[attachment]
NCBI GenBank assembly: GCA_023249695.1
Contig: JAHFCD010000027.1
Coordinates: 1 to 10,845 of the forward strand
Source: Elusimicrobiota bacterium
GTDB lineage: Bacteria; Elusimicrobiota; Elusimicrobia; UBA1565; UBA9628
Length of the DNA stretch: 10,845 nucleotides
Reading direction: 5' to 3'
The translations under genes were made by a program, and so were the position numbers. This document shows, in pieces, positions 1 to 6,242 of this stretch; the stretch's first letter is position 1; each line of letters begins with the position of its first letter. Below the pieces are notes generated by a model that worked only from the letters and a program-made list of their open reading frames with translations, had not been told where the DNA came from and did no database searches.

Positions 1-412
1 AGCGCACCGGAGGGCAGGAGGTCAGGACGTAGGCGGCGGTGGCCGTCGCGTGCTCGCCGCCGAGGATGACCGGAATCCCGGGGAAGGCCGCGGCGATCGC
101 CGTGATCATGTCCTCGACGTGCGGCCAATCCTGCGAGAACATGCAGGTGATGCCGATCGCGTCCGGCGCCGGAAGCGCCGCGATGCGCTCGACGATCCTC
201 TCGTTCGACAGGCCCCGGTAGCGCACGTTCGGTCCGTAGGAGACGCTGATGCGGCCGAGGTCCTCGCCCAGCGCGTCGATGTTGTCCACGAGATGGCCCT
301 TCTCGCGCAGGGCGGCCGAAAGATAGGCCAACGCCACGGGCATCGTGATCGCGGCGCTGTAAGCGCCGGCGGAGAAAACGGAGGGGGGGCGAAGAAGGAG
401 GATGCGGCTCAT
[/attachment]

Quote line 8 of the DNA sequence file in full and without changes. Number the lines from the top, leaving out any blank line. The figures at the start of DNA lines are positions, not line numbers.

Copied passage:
The translations under genes were made by a program, and so were the position numbers. This document shows, in pieces, positions 1 to 6,242 of this stretch; the stretch's first letter is position 1; each line of letters begins with the position of its first letter. Below the pieces are notes generated by a model that worked only from the letters and a program-made list of their open reading frames with translations, had not been told where the DNA came from and did no database searches.